By Maxwell Akalaare Adombila and Christian Akorlie
ACCRA (Reuters) -Ghana’s central bank on Monday held its main interest rate steady at 30% for the second meeting in a row to try to keep inflation falling from its current level above 35%.
The West African cocoa, gold and oil producer is negotiating a debt restructuring with its bilateral and commercial creditors to try to emerge from its worst economic crisis in a generation.
It has received the first tranche of an International Monetary Fund $3 billion lending programme and expects to get another after a meeting of the Fund’s executive board before the end of the year.
“There is a need to keep the policy rate tighter for longer until inflation is firmly anchored on a downward trajectory towards the medium-term target,” the Bank of Ghana said in a monetary policy statement.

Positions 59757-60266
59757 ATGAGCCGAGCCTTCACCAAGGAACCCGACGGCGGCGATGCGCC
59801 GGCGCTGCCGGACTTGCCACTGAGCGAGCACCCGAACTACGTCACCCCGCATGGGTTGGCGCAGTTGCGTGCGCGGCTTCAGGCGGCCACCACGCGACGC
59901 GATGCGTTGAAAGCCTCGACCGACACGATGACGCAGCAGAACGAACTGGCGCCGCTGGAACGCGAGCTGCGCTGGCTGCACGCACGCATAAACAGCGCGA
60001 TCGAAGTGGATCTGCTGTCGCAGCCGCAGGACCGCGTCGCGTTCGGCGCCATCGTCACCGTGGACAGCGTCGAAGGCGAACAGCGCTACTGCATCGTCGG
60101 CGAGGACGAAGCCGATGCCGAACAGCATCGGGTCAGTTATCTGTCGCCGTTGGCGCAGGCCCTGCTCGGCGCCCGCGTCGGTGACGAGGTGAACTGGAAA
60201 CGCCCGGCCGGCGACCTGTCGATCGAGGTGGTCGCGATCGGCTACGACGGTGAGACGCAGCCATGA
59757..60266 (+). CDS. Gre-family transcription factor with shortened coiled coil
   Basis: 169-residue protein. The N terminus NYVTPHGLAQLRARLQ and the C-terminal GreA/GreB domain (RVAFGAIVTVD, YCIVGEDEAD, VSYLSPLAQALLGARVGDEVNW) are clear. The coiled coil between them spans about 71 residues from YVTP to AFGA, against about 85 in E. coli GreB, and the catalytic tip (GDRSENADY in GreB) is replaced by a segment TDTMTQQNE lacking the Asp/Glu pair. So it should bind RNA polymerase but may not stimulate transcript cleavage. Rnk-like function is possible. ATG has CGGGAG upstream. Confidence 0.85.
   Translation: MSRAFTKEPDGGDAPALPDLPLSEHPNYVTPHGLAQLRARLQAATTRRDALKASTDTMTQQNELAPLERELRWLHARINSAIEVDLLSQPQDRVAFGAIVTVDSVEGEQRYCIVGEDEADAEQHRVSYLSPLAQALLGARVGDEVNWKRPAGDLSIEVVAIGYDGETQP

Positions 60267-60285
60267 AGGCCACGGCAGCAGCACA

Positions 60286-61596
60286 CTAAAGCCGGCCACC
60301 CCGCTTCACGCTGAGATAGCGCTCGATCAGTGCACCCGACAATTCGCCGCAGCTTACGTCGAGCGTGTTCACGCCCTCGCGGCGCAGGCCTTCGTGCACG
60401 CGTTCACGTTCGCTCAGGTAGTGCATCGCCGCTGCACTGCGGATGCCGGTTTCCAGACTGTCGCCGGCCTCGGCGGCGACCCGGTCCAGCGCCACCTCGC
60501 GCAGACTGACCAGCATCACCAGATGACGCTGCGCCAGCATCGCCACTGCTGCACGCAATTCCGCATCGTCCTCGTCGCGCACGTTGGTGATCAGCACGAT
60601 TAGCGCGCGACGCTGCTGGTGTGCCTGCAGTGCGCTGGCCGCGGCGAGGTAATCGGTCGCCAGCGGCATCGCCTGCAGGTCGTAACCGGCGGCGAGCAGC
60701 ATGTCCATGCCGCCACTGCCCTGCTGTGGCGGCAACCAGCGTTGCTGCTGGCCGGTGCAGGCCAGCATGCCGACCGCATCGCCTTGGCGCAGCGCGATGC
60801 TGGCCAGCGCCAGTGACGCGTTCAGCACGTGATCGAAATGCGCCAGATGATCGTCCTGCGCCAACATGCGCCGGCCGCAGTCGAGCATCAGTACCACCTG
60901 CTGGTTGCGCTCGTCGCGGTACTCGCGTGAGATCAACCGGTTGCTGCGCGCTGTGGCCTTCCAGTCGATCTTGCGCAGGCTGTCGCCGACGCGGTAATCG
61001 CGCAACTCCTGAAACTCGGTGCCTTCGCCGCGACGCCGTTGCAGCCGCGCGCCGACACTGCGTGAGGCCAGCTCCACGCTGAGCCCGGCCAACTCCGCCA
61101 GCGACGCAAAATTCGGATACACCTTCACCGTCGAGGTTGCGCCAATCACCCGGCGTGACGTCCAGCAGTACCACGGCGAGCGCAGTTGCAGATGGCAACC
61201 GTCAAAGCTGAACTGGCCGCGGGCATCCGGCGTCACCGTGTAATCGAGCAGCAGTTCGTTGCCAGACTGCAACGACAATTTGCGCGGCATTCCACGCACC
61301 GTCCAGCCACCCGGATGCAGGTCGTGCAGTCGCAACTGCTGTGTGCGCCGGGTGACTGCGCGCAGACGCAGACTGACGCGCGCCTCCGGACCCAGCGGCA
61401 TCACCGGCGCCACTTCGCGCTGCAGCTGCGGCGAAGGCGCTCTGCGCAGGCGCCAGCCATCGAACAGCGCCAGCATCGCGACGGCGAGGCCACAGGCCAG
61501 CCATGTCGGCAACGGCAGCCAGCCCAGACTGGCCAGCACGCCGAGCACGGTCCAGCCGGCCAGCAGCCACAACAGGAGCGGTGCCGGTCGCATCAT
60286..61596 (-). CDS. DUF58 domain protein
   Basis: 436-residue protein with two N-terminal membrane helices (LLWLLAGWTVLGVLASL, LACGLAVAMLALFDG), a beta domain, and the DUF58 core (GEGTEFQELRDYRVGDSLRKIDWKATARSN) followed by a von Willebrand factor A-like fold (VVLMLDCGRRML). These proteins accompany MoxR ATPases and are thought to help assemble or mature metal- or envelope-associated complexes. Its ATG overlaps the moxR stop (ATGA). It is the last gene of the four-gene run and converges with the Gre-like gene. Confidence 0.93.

Ghana’s inflation slowed for the third consecutive month in October to 35.2% year on year, down from 38.1% in September and 40.1% in August.
The central bank targets inflation of 8% with a margin of error of 2 percentage points either side.
As an additional measure, the bank said on Monday a new unified Cash Reserve Ratio for total deposits was being reset to 15% with effect from Nov. 30 to address excess liquidity and give added impetus to disinflation.
Bank of Ghana Governor Ernest Addison told a news conference that negotiations with bilateral creditors were progressing relatively well.
“If they (bilateral creditors) reach agreement early, by end of this year or first quarter next year, we will all be happy but if they don’t we will manage,” Addison said.
He said the issues faced by Zambia in its restructuring talks, with creditors disagreeing over who takes the biggest cut, created problems for the whole Common Framework, a G20-backed debt negotiation mechanism that Ghana is also using.
(Additional reporting by Rachel Savage; Writing by Anait Miridzhanian; Editing by Alexander Winning and Ed Osmond)